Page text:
BlackRock Real Assets, a subsidiary of US-based investment giant BlackRock, said on Wednesday that it has agreed to acquire SolarZero and will commit almost AUD 90 million ($60.8 million) over the next three years to accelerate the growth of the company’s solar and battery technology platform.
SolarZero has installed approximately 8,500 rooftop solar PV systems across the residential, commercial, and community sectors. It has linked them with its proprietary smart battery and energy management platform to build what is said is the largest virtual power plant (VPP) in the Asia-Pacific region.
SolarZero said the VPP currently generates more than 89 GWh of energy per year, with over 48 MWh of storage. The VPP provides active support to the national grid by reducing peak loads across Australia by 16 MW per day.
SolarZero CEO Andrew Booth said BlackRock’s acquisition of the company would allow it to build on its track record and drive its next phase of growth, with plans to invest AUD 1 billion in new solar and battery systems across New Zealand over the next 10 years.
“BlackRock Climate Infrastructure team’s investment and backing will enable us to rapidly scale, grow our energy services network, and accelerate the transition to a 100% clean energy future,” he said. “By 2030, 50% of the world’s energy will be generated in the Asia-Pacific region. The window to prevent the worst impacts of the climate crisis is closing fast and the power couple of solar plus storage is one of the few true paths to energy security, stable power prices, prosperity, and a liveable planet.”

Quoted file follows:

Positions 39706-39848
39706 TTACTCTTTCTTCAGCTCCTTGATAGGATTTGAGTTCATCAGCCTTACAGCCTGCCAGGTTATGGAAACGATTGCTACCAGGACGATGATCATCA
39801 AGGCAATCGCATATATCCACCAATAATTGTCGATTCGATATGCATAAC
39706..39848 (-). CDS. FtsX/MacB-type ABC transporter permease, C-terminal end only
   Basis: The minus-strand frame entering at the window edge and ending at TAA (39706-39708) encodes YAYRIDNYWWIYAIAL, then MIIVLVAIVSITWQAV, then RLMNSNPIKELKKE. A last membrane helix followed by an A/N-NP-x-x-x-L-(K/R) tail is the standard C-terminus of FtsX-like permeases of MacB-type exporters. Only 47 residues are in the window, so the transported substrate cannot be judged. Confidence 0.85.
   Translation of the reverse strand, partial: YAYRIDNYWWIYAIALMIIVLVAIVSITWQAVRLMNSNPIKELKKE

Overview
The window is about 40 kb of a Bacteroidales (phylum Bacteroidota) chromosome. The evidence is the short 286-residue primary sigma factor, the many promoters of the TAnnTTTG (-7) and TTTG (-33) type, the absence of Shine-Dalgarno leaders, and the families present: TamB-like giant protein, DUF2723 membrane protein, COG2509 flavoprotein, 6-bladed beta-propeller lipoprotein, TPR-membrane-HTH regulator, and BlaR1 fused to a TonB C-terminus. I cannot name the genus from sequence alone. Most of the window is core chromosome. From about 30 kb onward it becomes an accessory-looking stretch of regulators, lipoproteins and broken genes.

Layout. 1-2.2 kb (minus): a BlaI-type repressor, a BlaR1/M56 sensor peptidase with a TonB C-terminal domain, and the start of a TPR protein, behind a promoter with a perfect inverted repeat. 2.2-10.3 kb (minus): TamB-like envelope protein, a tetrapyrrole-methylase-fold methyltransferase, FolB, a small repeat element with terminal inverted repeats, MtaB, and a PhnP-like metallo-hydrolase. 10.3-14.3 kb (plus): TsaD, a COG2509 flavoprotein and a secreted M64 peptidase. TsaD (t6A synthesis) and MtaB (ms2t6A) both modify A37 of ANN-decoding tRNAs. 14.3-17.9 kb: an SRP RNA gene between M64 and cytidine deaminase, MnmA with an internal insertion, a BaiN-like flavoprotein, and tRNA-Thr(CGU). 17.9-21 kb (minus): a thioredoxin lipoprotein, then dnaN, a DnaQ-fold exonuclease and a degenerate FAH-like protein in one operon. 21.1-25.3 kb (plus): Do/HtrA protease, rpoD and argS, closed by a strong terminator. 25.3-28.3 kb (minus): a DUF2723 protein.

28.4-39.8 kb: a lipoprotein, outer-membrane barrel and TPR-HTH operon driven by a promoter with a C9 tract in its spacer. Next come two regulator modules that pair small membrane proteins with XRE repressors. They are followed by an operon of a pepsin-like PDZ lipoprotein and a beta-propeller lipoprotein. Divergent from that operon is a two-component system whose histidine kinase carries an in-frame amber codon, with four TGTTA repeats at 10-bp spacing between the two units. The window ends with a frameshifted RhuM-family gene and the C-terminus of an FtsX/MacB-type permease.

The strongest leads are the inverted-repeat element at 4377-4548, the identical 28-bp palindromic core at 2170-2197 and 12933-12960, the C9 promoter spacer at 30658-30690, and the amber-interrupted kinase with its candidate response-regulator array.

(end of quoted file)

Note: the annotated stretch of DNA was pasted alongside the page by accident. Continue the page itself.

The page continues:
New Zealand has set a target of 100% renewable electricity generation by 2035 and to be a carbon-neutral economy by 2050. But with rooftop solar penetration currently at 2% and expected demand for electricity in the nation to double by 2050, there is a clear need for additional residential solar.
BlackRock’s co-head of climate infrastructure for the Asia-Pacific region, Charlie Reid, said the acquisition of SolarZero is the United States-headquartered company’s first investment in New Zealand and its first residential solar investment in the Asia Pacific.
“Our move into New Zealand demonstrates BlackRock’s commitment to invest in attractive markets as part of our broader efforts to offer a flow of addressable global climate investment opportunities for our clients,” he said. “SolarZero is a global pioneer, and we look forward to supporting its expansion into other Asia-Pacific markets and, at the same time, to accelerating New Zealand’s net zero journey.”
The acquisition is subject to various conditions, including approval by the New Zealand Overseas Investment Office. The investment in SolarZero also follows BlackRock’s recent acquisition of Melbourne-based battery storage developer Akaysha Energy and its portfolio of nine projects in the national grid.
BlackRock renewables portfolio in the Asia-Pacific region also includes recent investments in Taiwanese solar energy firm, New Green Power, Korean renewables energy developers, KREDO and Brite Energy Partners, and Australian electric vehicle (EV) charging provider JOLT.
This content is protected by copyright and may not be reused. If you want to cooperate with us and would like to reuse some of our content, please contact: email@example.com.
By submitting this form you agree to pv magazine using your data for the purposes of publishing your comment.
Your personal data will only be disclosed or otherwise transmitted to third parties for the purposes of spam filtering or if this is necessary for technical maintenance of the website. Any other transfer to third parties will not take place unless this is justified on the basis of applicable data protection regulations or if pv magazine is legally obliged to do so.
You may revoke this consent at any time with effect for the future, in which case your personal data will be deleted immediately. Otherwise, your data will be deleted if pv magazine has processed your request or the purpose of data storage is fulfilled.
Further information on data privacy can be found in our Data Protection Policy.